Hot water in nalgene bottles
- This topic is empty.
Mar 16, 2012 at 11:21 am #1287229Dale CaldwellSpectator
@dalemcLocale: Coastal Georgia
Is it safe to drink hot beverages from BPA-free polycarb/lexan bottles? I understand that BPA isn't an issue but are there not issues with other types of leaching at high temps?Mar 16, 2012 at 11:28 am #1854776
You can put boiling water into a Nalgene without problems. My experience using it on multi-month travel trips:
1. I wash my bottle at the end of each day with soapy water and rinse.
2. Initially, water will remain fresh tasting throughout the day.
3. After 2-3 days of use (with daily washing/rinsing) — water acquires funky taste after just a few hours!
4. Washing/rinsing plus a final rinse with boiling water returns bottle to the state of #2.
Not sure why washing with soap and water alone just isn't enough??Mar 16, 2012 at 12:19 pm #1854796
"Is it safe to drink hot beverages from BPA-free polycarb/lexan bottles? I understand that BPA isn't an issue but are there not issues with other types of leaching at high temps? I understand that BPA isn't an issue but are there not issues with other types of leaching at high temps"?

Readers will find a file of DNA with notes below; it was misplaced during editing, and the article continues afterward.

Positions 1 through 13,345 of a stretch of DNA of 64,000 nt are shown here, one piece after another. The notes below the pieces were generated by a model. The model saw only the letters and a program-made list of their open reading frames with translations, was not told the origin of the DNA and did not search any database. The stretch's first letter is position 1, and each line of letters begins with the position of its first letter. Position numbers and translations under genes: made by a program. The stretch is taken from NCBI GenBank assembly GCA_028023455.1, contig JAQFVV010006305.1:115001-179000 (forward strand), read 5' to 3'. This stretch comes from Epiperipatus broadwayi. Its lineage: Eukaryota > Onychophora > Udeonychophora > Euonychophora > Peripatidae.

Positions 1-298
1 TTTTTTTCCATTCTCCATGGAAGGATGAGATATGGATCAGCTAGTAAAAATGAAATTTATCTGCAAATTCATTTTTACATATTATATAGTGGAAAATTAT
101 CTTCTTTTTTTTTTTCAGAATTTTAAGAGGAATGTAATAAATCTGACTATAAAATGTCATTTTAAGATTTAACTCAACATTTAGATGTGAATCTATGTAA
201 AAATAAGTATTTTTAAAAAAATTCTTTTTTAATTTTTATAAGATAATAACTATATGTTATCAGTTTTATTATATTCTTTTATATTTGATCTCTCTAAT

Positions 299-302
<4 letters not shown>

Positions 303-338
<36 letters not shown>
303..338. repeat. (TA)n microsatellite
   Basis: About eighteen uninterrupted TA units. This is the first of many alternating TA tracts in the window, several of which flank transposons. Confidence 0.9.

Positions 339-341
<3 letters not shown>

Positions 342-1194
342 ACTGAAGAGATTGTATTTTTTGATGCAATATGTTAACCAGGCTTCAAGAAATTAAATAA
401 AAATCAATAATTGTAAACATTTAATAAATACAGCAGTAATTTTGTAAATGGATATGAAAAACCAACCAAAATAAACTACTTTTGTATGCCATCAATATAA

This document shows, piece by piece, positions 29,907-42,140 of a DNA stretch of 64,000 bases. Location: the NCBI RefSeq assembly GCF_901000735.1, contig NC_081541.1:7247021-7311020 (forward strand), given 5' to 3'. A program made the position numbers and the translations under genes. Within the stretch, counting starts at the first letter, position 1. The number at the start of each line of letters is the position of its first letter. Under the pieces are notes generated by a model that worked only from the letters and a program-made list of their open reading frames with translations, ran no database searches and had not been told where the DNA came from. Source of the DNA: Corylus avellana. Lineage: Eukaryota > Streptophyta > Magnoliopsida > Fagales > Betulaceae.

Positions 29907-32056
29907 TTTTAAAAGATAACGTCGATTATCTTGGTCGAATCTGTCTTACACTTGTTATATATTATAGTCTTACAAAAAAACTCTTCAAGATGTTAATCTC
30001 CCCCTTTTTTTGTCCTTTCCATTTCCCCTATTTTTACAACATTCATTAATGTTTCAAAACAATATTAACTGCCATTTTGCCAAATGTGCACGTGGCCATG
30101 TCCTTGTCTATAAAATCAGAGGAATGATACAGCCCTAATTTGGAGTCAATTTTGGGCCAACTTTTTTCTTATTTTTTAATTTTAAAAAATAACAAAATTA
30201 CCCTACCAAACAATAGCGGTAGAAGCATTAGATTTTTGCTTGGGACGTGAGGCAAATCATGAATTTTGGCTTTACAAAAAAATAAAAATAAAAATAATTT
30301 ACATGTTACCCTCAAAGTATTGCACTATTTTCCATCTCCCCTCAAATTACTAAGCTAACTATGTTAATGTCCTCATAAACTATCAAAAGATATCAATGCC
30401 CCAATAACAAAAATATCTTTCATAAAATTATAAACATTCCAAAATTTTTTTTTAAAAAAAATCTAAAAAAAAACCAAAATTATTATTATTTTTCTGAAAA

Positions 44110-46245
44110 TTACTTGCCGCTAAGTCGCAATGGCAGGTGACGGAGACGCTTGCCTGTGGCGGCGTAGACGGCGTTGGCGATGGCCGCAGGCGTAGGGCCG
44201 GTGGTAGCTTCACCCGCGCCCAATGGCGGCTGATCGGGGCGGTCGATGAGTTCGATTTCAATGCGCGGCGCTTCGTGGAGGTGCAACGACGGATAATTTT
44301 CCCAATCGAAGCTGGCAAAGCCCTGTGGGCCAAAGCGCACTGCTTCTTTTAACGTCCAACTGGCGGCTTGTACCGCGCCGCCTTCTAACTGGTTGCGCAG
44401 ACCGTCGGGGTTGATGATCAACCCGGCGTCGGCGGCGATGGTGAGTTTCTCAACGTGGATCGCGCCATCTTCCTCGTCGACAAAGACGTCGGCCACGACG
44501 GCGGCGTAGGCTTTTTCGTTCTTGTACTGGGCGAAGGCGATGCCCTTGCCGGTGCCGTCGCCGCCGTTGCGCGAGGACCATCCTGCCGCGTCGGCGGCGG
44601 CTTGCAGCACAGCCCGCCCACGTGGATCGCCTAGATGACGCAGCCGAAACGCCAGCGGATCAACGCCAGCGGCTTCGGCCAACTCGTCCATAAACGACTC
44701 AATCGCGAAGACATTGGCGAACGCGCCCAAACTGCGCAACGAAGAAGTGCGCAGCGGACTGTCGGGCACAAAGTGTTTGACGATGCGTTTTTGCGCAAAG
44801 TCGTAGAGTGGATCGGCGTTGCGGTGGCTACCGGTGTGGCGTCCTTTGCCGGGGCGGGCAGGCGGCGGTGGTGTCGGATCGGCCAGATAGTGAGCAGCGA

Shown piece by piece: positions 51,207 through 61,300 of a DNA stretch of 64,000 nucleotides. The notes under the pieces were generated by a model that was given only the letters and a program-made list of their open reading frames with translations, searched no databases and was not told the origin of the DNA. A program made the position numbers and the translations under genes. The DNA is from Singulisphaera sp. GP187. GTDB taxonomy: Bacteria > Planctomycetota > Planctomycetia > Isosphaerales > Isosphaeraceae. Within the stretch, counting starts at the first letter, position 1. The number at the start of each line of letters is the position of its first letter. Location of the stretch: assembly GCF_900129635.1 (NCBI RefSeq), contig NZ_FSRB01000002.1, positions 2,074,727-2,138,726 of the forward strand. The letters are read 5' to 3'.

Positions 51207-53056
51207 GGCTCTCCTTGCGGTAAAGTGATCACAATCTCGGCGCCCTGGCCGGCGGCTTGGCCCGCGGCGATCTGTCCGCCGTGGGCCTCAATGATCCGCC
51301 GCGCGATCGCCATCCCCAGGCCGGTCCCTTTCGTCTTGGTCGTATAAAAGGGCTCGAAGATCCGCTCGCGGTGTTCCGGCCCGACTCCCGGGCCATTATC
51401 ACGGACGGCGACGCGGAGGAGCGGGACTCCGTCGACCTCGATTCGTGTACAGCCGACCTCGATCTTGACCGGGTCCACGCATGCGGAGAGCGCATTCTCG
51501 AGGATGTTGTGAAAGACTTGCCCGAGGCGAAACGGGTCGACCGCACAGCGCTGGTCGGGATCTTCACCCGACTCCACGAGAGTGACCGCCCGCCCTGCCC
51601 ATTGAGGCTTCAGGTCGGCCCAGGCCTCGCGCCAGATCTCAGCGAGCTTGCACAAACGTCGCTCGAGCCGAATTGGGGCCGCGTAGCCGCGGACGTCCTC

Might depend how one defines "safe". No one knows with any certainty what is leaching out of what and how it can affect us, short or long term. Who knows what will be discovered next? It wasn't that long ago scientists discovered that BPA leached….
After familiarizing myself with the US chemical regulatory process then reading the US Government Accountability Office's reports on the matter, I decided to stop ingesting all wet substances from plastic. Of course I do at times, such as yogurt, otherwise, I have held fast to this rule for 5+ yrs and have felt no ill affects;-)Mar 16, 2012 at 1:48 pm #1854824
One person's prudence is another's recklessness. And then the same prudence is viewed by a third as paranoia! You just can't win.
For me — perhaps for the sake of my own sanity — I just view government advice (and those of respected companies) as "good enough".Mar 16, 2012 at 2:10 pm #1854829Mobile CalculatorSpectator
…Mar 16, 2012 at 3:00 pm #1854852
> since plastic is essentially made from petroleum, a little bit will get diluted into the water
What a sweeping statement! And generally false as well.
Yes, there have been problems in the past with a few manufacturing processes, and they needed fixing, but to tar all plastics like this is simply wrong. Polyethylene, nylon, polyester, acetal, …